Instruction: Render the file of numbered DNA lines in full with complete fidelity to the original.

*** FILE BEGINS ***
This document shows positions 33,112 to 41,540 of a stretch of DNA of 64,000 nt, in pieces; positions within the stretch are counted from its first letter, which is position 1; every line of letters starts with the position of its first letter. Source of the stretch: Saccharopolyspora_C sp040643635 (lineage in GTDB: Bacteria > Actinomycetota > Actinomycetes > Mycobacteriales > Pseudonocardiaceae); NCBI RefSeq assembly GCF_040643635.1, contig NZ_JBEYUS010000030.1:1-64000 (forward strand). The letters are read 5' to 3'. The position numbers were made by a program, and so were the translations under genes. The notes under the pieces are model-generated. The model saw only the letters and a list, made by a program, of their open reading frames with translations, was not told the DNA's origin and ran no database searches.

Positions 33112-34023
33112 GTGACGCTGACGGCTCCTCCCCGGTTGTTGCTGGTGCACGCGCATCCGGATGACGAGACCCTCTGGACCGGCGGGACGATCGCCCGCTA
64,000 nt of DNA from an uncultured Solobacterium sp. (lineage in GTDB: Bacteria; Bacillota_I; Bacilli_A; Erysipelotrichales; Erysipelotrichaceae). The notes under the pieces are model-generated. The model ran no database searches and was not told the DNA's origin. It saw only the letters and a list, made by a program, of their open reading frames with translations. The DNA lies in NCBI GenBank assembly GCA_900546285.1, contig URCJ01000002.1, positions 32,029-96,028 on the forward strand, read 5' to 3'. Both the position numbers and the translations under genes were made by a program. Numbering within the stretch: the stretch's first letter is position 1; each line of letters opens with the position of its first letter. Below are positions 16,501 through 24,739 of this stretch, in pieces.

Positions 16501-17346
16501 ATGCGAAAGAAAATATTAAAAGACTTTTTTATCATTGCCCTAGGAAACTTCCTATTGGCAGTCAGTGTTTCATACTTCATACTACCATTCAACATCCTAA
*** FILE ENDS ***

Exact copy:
This document shows positions 33,112 to 41,540 of a stretch of DNA of 64,000 nt, in pieces; positions within the stretch are counted from its first letter, which is position 1; every line of letters starts with the position of its first letter. Source of the stretch: Saccharopolyspora_C sp040643635 (lineage in GTDB: Bacteria > Actinomycetota > Actinomycetes > Mycobacteriales > Pseudonocardiaceae); NCBI RefSeq assembly GCF_040643635.1, contig NZ_JBEYUS010000030.1:1-64000 (forward strand). The letters are read 5' to 3'. The position numbers were made by a program, and so were the translations under genes. The notes under the pieces are model-generated. The model saw only the letters and a list, made by a program, of their open reading frames with translations, was not told the DNA's origin and ran no database searches.

Positions 33112-34023
33112 GTGACGCTGACGGCTCCTCCCCGGTTGTTGCTGGTGCACGCGCATCCGGATGACGAGACCCTCTGGACCGGCGGGACGATCGCCCGCTA
64,000 nt of DNA from an uncultured Solobacterium sp. (lineage in GTDB: Bacteria; Bacillota_I; Bacilli_A; Erysipelotrichales; Erysipelotrichaceae). The notes under the pieces are model-generated. The model ran no database searches and was not told the DNA's origin. It saw only the letters and a list, made by a program, of their open reading frames with translations. The DNA lies in NCBI GenBank assembly GCA_900546285.1, contig URCJ01000002.1, positions 32,029-96,028 on the forward strand, read 5' to 3'. Both the position numbers and the translations under genes were made by a program. Numbering within the stretch: the stretch's first letter is position 1; each line of letters opens with the position of its first letter. Below are positions 16,501 through 24,739 of this stretch, in pieces.

Positions 16501-17346
16501 ATGCGAAAGAAAATATTAAAAGACTTTTTTATCATTGCCCTAGGAAACTTCCTATTGGCAGTCAGTGTTTCATACTTCATACTACCATTCAACATCCTAA